23.3 Centering and Entity-Based Coherence

What is the Centering Theory?

It is the theory that at any given point in the discourse, one of the entities in the discourse model is centered, meaning it’s the main focus of the discourse. It is also a theory that states that discourses where adjacent sentences maintain the same salient entity are more coherent than those that changes frequently in salient entities.

What is the backward and forward-looking centers?

The centering theory maintains two representations for each utterance. The backward-looking center representation encode the current salient entity using the utterances that has already been interpreted whereas the forward-looking center representation focuses on a set of potential future salient entities that could come after the utterance. The set of future salient entities are ranked based on discourse salience and grammatical role.

What are the four intersentential relationships between pairs of utterances?
  1. Continue

  2. Retain

  3. Smooth-shift

  4. Rough-shift

These relationships were defined by an algorithm for centering and it depends on the current salient entity, the future salient entities, and the preferred entity. The algorithm has two rules as shown below.

Rule 1 is a common way to mark discourse salience (pronomalisation) whereas rule 2 captures the intuition that adjacent sentences that surround the same entity are more coherent. The transition table allows us to determine whether the discourse has been continuing talking about the same entity or it has shifted to other entities.

What is an entity grid?

It is an alternative method to capture entity-coherence by using machine learning to learn the patterns of entity mentioning that allows it to determine whether a discourse is more coherent. An entity grid represents the distribution of entity mentions across sentences, where the rows represent the sentences and the columns represent the discourse entities. Each cell represents the possible appearance of an entity in a sentence with fine-grained grammatical roles: subject (S), object (o), neither (x), or absent (-). This is shown in the figure below.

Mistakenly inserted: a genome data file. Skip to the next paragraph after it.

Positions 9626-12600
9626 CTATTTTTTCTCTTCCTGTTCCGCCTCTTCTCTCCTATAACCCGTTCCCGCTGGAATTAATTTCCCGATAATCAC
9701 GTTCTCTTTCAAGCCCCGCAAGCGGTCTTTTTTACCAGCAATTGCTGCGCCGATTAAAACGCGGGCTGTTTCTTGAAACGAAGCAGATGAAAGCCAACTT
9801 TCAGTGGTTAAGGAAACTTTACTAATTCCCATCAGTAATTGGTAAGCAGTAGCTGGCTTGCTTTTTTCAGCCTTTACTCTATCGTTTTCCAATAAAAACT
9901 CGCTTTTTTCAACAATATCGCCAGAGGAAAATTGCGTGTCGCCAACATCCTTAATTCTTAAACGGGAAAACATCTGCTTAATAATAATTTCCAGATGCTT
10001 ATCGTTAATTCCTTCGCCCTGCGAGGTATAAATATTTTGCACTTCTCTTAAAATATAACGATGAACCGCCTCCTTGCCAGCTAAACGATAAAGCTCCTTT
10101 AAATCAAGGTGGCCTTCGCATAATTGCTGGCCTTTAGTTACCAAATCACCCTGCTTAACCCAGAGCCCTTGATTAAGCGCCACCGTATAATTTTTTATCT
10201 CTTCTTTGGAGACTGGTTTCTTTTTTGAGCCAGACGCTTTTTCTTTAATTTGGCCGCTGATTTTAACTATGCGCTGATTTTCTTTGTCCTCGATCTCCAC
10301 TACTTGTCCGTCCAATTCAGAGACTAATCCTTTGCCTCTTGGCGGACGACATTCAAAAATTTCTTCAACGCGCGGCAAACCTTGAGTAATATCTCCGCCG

To build the entity grid, we need to do NER and coreference resolution as well as POS tagging to get grammatical roles. Coherence in an entity grid is measured by patterns of local entity transition and the probability of those patterns. These transitions and probabilities can be used as features for ML models that’s trained to produce coherence scores.

How can we evaluate the entity-based and neural coherence models?
  1. Human evaluation (expensive but the best)

  2. Natural texts to do self-supervision – pair up natural discourse with a pseudo-document (changing the ordering of sentences). A successful coherence algorithm should prefer the original natural discourse

There are 3 implementations to self-supervision:

  1. Sentence order discrimination – a model is correct if it ranks the original document more coherent

  2. Sentence insertion – select and remove one of the sentences from the original. Copy that one sentence n – 1 times and insert the sentence into each position in the original discourse. The task is to decide which of the n documents contains the original ordering

  3. Sentence order reconstruction – Randomise the sentence ordering and train the model to put reconstruct the original document



Data Scientist

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